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Maverick researcher impugns prion theory

He thinks bacteria affect proteins, causing ills such as chronic wasting

Posted: April 29, 2004

San Francisco - More than 20 years ago, maverick researcher Stanley Prusiner endured ridicule when he proposed that a rogue protein molecule devoid of any DNA could replicate itself and cause a family of fatal brain disorders in people and animals, including mad cow disease.

His idea was revolutionary, and in 1997 Prusiner won the Nobel Prize. His prion theory is considered dogma by many in the field of neuropathology.

Now, another loner is facing criticism for his own sacrilegious scientific concept: that Prusiner's prions are not the infectious agents and that the real culprit in the diseases is an unusual bacterium.

In research presented Thursday, Frank Bastian, a professor of neuropathology at Tulane University, said he has found bacteria known as spiroplasma in brain tissue samples from people and animals that died of so-called transmissible spongiform encephalopathies, including chronic wasting disease in deer, scrapie in sheep and Creutzfeldt-Jakob disease in people.

Spiroplasma were not found in matched brain samples of the animals and people who did not have those diseases.

Bastian said he believes that TSE diseases begin when spiroplasma attach to normal prion protein in brain cells, leading to a variety of invariably fatal brain disorders.

His latest work was presented Thursday at the American Academy of Neurology's annual meeting in San Francisco.

If he is right - and at the moment few scientists think he is - the prion theory may face a major setback.

At the same time, Bastian said, it could open up possibilities for early detection of those diseases and new treatments.

Herds of wild deer could be given food laced with a vaccine that could halt the spread of chronic wasting disease, or a diagnostic test could identify people with Creutzfeldt-Jakob disease early enough so they could be given a drug to stop the advance of the disorder.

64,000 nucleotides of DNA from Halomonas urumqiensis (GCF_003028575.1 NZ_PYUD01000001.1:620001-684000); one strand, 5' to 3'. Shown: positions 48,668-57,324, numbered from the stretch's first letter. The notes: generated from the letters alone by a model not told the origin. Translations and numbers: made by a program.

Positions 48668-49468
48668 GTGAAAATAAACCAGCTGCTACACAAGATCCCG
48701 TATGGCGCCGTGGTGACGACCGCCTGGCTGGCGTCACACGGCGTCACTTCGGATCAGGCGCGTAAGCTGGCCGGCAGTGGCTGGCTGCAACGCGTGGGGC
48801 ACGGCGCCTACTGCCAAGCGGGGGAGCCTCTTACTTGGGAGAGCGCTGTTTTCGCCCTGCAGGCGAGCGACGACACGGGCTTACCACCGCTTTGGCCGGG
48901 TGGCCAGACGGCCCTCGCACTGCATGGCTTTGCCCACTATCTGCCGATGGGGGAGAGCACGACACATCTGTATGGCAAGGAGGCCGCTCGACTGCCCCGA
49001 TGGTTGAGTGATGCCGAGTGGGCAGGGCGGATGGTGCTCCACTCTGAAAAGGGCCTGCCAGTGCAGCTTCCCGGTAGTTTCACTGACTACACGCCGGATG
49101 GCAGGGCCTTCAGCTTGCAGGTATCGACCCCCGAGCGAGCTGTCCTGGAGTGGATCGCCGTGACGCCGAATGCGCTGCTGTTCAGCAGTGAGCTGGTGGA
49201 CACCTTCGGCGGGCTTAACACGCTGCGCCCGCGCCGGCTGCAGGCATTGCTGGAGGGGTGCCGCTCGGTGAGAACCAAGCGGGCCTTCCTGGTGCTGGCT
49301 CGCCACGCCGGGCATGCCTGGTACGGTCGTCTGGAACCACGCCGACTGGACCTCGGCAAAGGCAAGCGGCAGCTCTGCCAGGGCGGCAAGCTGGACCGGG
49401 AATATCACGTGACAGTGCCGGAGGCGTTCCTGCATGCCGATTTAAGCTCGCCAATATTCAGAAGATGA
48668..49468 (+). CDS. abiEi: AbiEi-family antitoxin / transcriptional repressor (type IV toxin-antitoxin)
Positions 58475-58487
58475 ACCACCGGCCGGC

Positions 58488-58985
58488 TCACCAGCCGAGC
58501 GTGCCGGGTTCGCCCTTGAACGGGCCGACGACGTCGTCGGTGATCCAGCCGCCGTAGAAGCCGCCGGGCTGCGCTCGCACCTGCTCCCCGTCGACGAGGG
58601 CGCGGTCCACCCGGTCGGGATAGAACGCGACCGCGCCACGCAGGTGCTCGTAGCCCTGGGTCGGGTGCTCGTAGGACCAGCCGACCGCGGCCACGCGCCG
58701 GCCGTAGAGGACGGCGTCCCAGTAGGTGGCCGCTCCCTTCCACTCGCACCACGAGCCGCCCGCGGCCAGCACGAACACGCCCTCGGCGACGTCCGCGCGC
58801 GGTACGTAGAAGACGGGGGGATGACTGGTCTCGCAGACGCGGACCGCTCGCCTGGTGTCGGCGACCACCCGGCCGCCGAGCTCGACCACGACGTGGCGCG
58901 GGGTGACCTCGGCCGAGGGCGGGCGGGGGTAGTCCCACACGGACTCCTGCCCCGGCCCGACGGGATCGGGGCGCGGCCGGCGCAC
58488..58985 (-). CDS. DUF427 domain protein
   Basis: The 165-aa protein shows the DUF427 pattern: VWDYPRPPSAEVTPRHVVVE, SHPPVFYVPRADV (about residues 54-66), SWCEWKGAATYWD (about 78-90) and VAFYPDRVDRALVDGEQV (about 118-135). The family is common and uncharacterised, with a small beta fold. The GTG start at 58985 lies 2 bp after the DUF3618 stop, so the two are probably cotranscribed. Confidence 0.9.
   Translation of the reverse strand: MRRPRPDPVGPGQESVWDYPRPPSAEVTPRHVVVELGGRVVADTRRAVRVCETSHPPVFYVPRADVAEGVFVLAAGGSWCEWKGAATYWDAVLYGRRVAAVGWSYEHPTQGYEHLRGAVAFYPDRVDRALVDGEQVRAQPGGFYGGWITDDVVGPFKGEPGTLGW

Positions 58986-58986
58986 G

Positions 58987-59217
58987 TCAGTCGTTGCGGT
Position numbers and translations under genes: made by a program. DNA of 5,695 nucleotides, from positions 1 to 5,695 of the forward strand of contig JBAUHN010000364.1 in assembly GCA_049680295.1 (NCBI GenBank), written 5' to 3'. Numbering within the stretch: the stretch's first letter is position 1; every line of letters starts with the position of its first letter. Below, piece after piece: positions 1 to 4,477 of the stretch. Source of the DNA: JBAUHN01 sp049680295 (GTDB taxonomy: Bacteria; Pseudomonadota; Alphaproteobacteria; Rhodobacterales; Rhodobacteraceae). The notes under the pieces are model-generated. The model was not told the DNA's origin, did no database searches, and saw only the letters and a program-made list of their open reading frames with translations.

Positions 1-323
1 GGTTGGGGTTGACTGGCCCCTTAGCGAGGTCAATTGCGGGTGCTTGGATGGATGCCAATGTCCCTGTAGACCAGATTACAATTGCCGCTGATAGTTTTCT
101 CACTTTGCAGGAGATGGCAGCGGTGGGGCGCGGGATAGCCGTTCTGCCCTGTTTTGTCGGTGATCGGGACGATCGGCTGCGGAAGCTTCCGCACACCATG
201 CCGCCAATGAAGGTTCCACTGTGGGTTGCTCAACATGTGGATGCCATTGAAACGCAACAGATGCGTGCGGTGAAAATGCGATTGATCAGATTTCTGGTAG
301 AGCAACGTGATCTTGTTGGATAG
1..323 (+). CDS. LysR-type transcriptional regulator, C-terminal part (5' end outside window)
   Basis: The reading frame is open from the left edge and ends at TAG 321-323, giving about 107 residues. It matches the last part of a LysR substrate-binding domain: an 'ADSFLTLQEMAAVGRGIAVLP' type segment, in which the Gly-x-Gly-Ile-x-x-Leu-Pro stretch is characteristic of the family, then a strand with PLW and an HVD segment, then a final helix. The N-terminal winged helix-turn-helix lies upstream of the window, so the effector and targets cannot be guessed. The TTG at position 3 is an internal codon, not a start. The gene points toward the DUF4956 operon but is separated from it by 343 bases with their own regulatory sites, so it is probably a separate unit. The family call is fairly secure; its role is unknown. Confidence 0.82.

Such scenarios border on science fiction at the moment.

And Bastian and the few other contrarians in the field face a daunting task in proving that microbes cause the diseases.

The overwhelming majority of researchers and neuropathologists who work with TSE diseases largely have accepted the prion hypothesis: that an abnormally shaped protein, with no DNA or other genetic material, can cause normal protein in the brain to adopt its misfolded shape, leading to the irreversible death of brain cells.

But Bastian, 65, a single-minded researcher who tends to give long, rambling answers to questions, methodically has plodded along with his controversial theory ever since he first found the presence of spiroplasma while doing an autopsy on the brain of a Creutzfeldt-Jakob patient in 1976.

"Frank Bastian has been chasing spiroplasma for 20 years now," said Michael Hart, professor and chairman of pathology at the University of Wisconsin-Madison. "He's been ridiculed by the prion community. I don't think he deserves that."

Hart noted that there is intense competition for research money as well as the fame that comes with future breakthroughs.

"He's just threatening to other people's research," Hart said. "There's an awful lot of jealousy in the field."

Already two Nobel Prizes have been handed out for TSE-related research.

If Bastian or someone else proves that a pathogen is involved, a third Nobel should be awarded, Hart said.

Hart, the editor of the leading neuropathology journal in the U.S., himself has taken flak for publishing Bastian's work. In 2001, the Journal of Neuropathology and Experimental Neurology published one of Bastian's first studies showing the presence of spiroplasma in 13 of 13 Creutzfeldt-Jakob cases and five of nine sheep scrapie cases, but in zero of 50 control brains.

"I was really upset with Michael Hart for even publishing that," said Stephen DeArmond, a Prusiner colleague and a professor of neuropathology at the University of California, San Francisco.